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Female Priesthood, Cutlerite Endowment, & House of Aaron (Part 6 of 8)

The LDS Church recently made changes to their temple endowment ceremony.  Rumor has it that the Cutlerite endowment has changed very little since the death of Joseph Smith.  We’ll continue our discussion about Cutlerite temple practices with Steve Shields. It appears they believe women hold priesthood in their temple ordinances!

Steve: So, that building is, in all intents and purposes, it’s a temple and it would resemble the Kirtland Temple model except Kirtland had no font. But, the upstairs room for the priesthood on the second floor, they weren’t necessarily doing rituals there, but they did some washings and anointings upstairs on the third floor in the attic level. And so, on the second floor of the Cutlerite buildings in Minnesota and Independence, that’s dedicated as a holy place. They call it the upper room work. They don’t use the term endowment. They do know what that means because we’ve talked about it with them. But, I do know. They’ve told me this, that women are ordained as high priestesses in the celestial church, not in the outer church, not in the public church. They have no priesthood in the public church.

GT: Oh, so women have a temple priesthood, but not an Ecclesiastical priesthood.

Steve: Exactly. Yeah, that’s right. That’s the extent of my knowledge about that. A few years ago when…

GT:  That’s interesting, Michael Quinn, in my current interview, just kind of said the LDS have the same thing. Jonathan Stapley said, “Well, we don’t want to call it priesthood.” But Quinn wasn’t nearly as careful on that.

Steve: Yeah. Well, I’m in the Quinn camp on that issue.

We’ll also discuss a break off from the RLDS Church called the House of Aaron.

Steve:  The House of Aaron is based at Eskdale, Utah. And they used to be called the Aaronic Order or the Order of Aaron. Morris Glendening was the founder, promoter of that. In the recent 10 or 12 years, they’ve been having lots of conversation with Fred Larsen and the Remnant Church of Jesus Christ of Latter Day Saints. John Conrad, who is the leader of the House of Aaron, his father was Bob Conrad, who was the chief high priest successor to Morris Glendening as chief high priest. John has gone out to Independence many times with folks their church. They’ve shifted a lot since Glendening’s times in the ’40’s. They always said they were not Mormons and yet all of their members had been Mormons.

Have you heard of the House of Aaron before?  Check out our conversation….

Steve Shields says Cutlerites have female priesthood, and we talk about House of Aaron in Eskdale, Utah
Steve Shields says Cutlerites have female priesthood, and we talk about House of Aaron in Eskdale, Utah

Don’t forget out other conversations with Steve!

238: Fundamentalists and Cutlerites (Shields)

227: Conspiracy Theories:  William Smith, Samuel Smith, James Strang(Shields)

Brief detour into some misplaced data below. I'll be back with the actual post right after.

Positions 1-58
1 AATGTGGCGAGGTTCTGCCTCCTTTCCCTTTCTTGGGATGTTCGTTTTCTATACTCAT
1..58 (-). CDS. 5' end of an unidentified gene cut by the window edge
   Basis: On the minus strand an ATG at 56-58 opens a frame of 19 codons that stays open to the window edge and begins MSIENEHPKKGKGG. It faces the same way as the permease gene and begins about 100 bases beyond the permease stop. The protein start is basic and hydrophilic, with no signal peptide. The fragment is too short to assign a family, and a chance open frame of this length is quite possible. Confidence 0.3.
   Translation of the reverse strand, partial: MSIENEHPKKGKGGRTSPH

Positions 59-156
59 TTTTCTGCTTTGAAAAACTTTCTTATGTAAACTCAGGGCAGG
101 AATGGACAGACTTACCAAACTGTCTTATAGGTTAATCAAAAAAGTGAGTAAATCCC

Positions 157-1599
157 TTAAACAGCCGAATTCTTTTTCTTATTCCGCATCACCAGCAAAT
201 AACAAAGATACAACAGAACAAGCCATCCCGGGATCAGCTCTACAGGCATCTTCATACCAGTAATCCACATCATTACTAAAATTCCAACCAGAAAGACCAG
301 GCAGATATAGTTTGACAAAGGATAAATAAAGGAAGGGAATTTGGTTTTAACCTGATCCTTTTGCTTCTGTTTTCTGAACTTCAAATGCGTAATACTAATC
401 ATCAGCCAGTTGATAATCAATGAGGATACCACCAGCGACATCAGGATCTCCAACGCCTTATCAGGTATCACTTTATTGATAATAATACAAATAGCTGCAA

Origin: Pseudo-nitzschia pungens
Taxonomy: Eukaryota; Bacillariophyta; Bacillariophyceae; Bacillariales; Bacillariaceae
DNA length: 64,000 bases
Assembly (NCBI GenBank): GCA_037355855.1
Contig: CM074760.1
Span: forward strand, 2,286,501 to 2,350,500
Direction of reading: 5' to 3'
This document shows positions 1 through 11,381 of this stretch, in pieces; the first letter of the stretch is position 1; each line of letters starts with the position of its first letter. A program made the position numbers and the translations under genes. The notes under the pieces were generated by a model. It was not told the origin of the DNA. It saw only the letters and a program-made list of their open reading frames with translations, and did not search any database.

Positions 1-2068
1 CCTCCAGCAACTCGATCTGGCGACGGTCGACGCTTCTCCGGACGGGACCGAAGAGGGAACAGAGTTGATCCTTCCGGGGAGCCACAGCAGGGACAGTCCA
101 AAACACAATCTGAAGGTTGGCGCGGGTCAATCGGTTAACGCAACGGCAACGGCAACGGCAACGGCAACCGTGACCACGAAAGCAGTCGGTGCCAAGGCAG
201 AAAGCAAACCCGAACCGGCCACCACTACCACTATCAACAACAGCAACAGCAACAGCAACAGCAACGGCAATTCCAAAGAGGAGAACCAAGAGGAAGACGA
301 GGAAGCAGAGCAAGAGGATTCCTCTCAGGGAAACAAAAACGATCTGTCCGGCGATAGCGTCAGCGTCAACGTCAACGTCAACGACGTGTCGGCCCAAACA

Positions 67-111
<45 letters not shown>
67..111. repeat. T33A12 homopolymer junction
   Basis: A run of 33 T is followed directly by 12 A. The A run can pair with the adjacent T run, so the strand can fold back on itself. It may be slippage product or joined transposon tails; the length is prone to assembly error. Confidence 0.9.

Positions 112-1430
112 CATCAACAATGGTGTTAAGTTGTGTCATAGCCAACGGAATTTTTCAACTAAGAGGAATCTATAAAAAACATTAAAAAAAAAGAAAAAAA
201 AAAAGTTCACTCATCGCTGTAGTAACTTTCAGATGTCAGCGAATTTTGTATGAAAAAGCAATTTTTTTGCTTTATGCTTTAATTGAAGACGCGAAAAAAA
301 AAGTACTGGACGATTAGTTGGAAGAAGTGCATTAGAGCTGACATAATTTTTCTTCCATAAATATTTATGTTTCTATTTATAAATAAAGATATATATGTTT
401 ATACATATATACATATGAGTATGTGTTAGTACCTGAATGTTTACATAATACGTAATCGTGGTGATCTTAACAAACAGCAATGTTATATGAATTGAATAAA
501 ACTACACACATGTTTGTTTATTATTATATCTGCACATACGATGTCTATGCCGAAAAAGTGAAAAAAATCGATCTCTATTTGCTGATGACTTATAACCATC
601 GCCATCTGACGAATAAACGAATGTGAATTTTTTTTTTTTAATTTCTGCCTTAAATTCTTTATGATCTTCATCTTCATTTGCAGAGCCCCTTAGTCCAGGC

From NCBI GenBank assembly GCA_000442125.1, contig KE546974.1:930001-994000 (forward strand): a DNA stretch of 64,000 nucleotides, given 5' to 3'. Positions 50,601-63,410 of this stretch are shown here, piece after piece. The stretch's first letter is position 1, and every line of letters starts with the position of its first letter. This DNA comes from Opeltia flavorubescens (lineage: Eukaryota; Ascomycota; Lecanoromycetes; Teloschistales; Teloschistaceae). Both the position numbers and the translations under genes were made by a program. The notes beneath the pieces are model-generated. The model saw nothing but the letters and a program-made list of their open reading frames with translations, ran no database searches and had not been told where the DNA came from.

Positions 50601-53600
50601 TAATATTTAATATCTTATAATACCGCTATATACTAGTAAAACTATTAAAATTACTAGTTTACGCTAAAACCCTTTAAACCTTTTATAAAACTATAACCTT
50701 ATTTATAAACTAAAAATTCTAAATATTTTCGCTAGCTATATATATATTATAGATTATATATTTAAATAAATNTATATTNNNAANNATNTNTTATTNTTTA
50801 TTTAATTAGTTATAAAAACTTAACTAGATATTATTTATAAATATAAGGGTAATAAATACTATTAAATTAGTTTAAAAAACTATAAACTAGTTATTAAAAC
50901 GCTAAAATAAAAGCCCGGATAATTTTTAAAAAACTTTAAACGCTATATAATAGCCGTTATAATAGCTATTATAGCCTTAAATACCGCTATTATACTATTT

226: Sidney’s Unsung Role in Restoration (Shields)

225: Steve’s Shields Own Divergent Path

224: Who Owns the Temple Lot? (Shields)

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Feminist Favorites (Part 5)

In our final conversation with Sara Hanks and Dr. Nancy Ross, I’ll ask them what their feminist favorite essays were.

Check out our conversation, as well as our previous conversations!  What are your favorite essays?

What were Nancy and Sara's favorite essays from the book?
What were Nancy and Sara’s favorite essays from the book?

210:  Must Women Be Ordained? (Ross-Hanks)

209: The F-word: Feminism (Ross-Hanks)

208: Nancy & Sara’s Spiritual Journey (Ross-Hanks)

207: Mormon Feminist Successes & Setbacks (Ross-Hanks)

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Must Women Be Ordained? (Part 4)

Early Mormon women blessed by laying on of hands.  If the practice returned, would that be good enough for the Ordain Women movement, or do they require ordination?  Must women be ordained?  Nancy Ross and Sara Hanks answer that question.

GT: Are you still a member of Ordain Women?

Nancy: I mean, I still have a profile of a website, and I’m still supportive of the organization.

GT: And you’re being ordained this Sunday [July 29] anyway.

Nancy:  That’s right.

Sara: Ordained woman.

Nancy: Yes, Ordain Women! We’re doing it.

GT: You’re going to be ordained. My question is actually two questions. Number one, what if in say October General Conference, President Nelson got up and said, “Okay, we’re going to go back to the idea that women can lay hands on the sick like they used to do even into the early 20th century. Would that be good enough for Ordain Women? Or, do you think that women still need to be ordained to priesthood office?

Nancy:  Do you want to comment?

Sara:  I would say nothing less than full inclusion and full opportunity for every member of the church would be quote unquote sufficient. Any step in the direction of progress on any subject, in any community is great. Any step. Great.

GT:  So you would welcome the laying on of hands.

Sara: Oh, I would welcome that completely. I would be so excited about that. I mean I would be overjoyed. But in terms of Ordain Women as an organization, I think they chose their name very specifically. It’s Ordain Women, not like give women–I mean, it would be a very long name, but it’s not like Give Women More Opportunities. It’s Ordain Women.

LDS women out there–would you like to be ordained, or are you happy with the status quo?  Check out our conversation, as well as our previous conversations!

Do LDS women want more opportunities, or must they be ordained? Nancy Ross & Sara Hanks answer that question.
Do LDS women want more opportunities, or must they be ordained? Nancy Ross & Sara Hanks answer that question.

 

209: The F-word: Feminism

208: Nancy & Sara’s Spiritual Journey (Ross-Hanks)

207: Mormon Feminist Successes & Setbacks (Ross-Hanks)